FunMailFunMobility, the developer of a bunch of social mobile applications, is releasing a new iPhone app that chief executive Adam Lavine says will finally convince people to use their phones’ multimedia messaging (MMS) capabilities.

It is called FunMail, and it automatically offers up suggestions of images you should send along with your text messages.

Lavine points to a study FunMobility commissioned from Frost & Sullivan showing that only one out of every 70 mobile messages is sent using MMS (i.e., a protocol that allows the sending of media, such as photos combined with text). That’s because the amount of images users have on-hand is usually limited to images taken with their camera, so it’s rare when they’ve got a picture that functions as the perfect illustration for the text message they want to send. FunMobility, on the other hand, has a library of images, and automatically recommends one to accompany your message, making the process much easier.

For example, if I invited a friend to a party, I could add a party image to my message. And if they wanted to go to a concert instead, they could send me a response by adding an image of a musical instrument to their message. This isn’t exactly something I’ve been dying for, but it sounds fun — plus, FunMail isn’t aimed at old curmudgeons like me, but rather users in the 18- to 24-year-old range.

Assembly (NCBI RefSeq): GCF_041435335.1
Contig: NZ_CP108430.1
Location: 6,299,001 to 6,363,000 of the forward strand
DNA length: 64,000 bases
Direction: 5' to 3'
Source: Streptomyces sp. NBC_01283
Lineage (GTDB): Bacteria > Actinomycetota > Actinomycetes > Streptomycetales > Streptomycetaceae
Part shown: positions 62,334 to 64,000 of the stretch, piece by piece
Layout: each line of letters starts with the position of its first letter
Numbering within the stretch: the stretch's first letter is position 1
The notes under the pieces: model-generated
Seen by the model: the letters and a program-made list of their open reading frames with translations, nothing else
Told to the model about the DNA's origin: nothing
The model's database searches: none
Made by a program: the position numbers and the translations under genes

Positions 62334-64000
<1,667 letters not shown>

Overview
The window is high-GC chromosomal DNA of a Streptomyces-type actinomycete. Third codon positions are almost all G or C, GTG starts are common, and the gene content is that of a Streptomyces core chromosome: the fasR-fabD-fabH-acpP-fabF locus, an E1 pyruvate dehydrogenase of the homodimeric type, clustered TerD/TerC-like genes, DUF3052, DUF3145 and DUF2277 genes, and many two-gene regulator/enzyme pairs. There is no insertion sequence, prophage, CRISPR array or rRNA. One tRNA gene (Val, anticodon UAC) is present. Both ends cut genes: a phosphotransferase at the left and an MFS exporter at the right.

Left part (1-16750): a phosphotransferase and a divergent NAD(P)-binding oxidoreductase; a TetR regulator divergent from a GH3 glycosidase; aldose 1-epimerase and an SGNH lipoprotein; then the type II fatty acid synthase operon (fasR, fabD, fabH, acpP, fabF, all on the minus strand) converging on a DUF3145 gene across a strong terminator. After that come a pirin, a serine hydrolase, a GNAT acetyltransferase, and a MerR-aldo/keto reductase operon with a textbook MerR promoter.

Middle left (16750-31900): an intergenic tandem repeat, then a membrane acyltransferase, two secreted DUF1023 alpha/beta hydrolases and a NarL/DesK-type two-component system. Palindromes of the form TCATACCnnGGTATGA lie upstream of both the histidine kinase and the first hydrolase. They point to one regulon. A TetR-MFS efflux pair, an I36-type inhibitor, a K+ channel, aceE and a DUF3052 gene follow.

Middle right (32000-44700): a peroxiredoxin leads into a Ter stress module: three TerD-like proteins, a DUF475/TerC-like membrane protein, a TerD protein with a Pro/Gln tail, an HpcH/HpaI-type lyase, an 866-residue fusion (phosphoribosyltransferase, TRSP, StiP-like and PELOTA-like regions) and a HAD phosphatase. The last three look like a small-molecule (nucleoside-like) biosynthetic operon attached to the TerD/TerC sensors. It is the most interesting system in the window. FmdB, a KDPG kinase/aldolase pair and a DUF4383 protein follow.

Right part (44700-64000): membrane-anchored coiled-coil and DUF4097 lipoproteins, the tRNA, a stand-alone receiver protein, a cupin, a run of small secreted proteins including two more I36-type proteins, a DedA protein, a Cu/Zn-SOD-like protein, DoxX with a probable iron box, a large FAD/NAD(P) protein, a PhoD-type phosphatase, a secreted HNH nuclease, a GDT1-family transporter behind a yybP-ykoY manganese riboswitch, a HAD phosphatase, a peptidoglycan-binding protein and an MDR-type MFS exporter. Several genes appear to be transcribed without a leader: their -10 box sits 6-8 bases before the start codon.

The real differentiator from other MMS and greeting card apps, Lavine said, is a technology FunMobility calls the Media Brain, which can perform semantic analysis of text in 50 languages (with some help from Google Translate) to suggest the most appropriate image. It also learns from the images you send, so the more you use it, the better its recommendations.

FunMail is free — the company plans to make money by selling a version to mobile carriers, and by charging for premium content. You can also use it to post messages to Twitter and Facebook. On all three platforms, you can send FunMail messages to friends who don’t have the app installed themselves.